Fan smuggles grass into Fenway Park

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This is the kind of thing that makes the rest of the country look at the Yankees-Sox rivalry and shake their heads:

Ian Ferris, 30, a Bombers fan in the heart of Red Sox Nation,
green-thumbed his nose at Boston by planting Yankee Stadium grass in
the Fenway infield during a May 31 Phish concert. Yankee Stadium grass
seeds went on sale this year. Ferris hid the seeds in his pants as he
entered Fenway, filled the bag with water and tossed it onto the
infield. “This is payback,” said Ferris, who manages a Hooters in
Vermont. “If even one blade of grass sprouts on the field, I feel it
was a success.”

Not that I can be too judgmental about this. I live in
Columbus, Ohio, and this sort of thing — and stranger things — are
par for the course in these parts when college football season rolls
around. And It’s not even the weirdest thing in the article. Tell me:
if I had bet you $1000 that there was a Hooters in Vermont, you
probably would have wanted in on that action, wouldn’t you? As a
kicker, if I had told you that a guy would bring a clandestine bag of
grass to a Phish concert and that bag contained actual turf as opposed
to something illegal, you would have bet the exacta, wouldn’t you have?

Anyway, three cheers for derranged fan fervor, even if the non-Yankees and Red Sox among us have a hard time understanding it.

Scott Boras: Conflict of interest for agent to become GM

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Earlier, Craig wrote about the latest in the Mets’ search for a new general manager. Their list has been pared down to three candidates: Chaim Bloom (Rays senior VP of baseball operations), Doug Melvin (Brewers senior advisor), and agent Brodie Van Wagenen (of Creative Artists Agency).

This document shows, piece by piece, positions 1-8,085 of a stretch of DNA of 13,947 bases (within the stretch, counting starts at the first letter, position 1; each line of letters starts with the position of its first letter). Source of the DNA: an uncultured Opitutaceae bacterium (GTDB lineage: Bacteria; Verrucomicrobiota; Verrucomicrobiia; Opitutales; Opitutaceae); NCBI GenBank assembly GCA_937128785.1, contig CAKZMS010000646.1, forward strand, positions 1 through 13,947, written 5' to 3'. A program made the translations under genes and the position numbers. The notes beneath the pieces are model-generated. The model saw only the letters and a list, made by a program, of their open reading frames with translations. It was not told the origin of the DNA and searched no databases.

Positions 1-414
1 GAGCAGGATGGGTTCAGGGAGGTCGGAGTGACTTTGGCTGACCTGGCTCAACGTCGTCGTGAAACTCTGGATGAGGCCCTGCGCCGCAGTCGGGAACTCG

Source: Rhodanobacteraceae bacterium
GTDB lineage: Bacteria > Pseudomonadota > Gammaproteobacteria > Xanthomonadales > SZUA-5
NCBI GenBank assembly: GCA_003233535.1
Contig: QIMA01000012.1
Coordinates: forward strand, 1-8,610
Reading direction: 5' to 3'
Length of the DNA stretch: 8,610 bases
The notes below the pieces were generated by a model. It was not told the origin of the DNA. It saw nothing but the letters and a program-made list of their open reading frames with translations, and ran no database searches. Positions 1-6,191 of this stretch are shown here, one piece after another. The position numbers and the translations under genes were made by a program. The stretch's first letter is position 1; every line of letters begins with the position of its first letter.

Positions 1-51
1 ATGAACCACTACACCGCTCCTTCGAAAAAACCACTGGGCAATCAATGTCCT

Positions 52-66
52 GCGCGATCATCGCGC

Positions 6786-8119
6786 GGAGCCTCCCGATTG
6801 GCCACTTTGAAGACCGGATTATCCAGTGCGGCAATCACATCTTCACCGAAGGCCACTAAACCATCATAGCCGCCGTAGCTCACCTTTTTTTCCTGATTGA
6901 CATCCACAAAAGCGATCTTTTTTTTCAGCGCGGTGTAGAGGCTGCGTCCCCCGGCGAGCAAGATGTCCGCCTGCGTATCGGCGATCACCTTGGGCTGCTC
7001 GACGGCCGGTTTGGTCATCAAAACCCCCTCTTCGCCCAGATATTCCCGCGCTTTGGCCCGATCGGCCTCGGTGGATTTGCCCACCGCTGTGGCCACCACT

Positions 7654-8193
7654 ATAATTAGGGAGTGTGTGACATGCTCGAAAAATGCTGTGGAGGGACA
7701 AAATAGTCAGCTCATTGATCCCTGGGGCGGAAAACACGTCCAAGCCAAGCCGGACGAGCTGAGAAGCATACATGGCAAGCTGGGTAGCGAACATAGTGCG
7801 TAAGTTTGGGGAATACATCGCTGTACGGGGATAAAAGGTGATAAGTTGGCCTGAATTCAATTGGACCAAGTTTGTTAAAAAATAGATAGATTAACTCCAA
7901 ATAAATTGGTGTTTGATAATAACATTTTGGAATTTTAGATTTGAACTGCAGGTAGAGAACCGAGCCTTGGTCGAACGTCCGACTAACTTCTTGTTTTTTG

It’s a diverse list, for sure, which makes one wonder what process allowed them to arrive at these final three candidates. Bloom is new school, Melvin is older-school, and Van Wagenen is… just inexperienced. Van Wagenen in particular is an interesting candidate as he has spent years advocating on his clients’ behalf. As a GM, he would do the exact opposite: he would try to take advantage of his players whenever possible, like every other GM in baseball does (e.g. manipulating service time).

Per Mike Puma of the New York Post, agent Scott Boras thinks there would be a conflict of interest if an agent were to become a GM. Boras, in fact, says he has turned down opportunities to lead front offices. But there is no verbiage saying that an agent must divest himself of his business interests before taking a job in a front office. Dave Stewart and Jeff Moorad are two examples of agents who later went onto the ownership side of the business. Stewart, in fact, moved into the front office after retiring and held various roles in with various organizations until he started Sports Management Partners (renamed Stewart Management Partners). He transferred control of the agency to Dave Henderson before he joined the Diamondbacks’ front office near the end of the 2014 season.

Ownership and labor are in constant conflict, even when things seem peaceful. Ownership wants to extract as much labor as possible as cheaply as possible. Labor wants to be paid for their work as much as possible. Their goals contradict each other and yet they need each other. While not required, usually being deeply on one side or the other — as agents and GM’s are — speaks to one’s personal ethos about the eternal tug-of-war. That Van Wagenen is so eager to switch sides speaks, perhaps, to opportunism. I would be, at minimum, unsettled if I were a client of Wan Wagenen’s at CAA. How might he use the sensitive information he was privy to as an agent to his advantage as a GM?

We have seen the analytics wave take over front offices around baseball. As ownership looks for ever more ways to pocket more cash, Van Wagenen’s candidacy may signal an upcoming wave of agents transitioning into front office roles. Hopefully that doesn’t become the case. There may be no one better equipped to take advantage of labor than someone experienced on that side of the battlefield.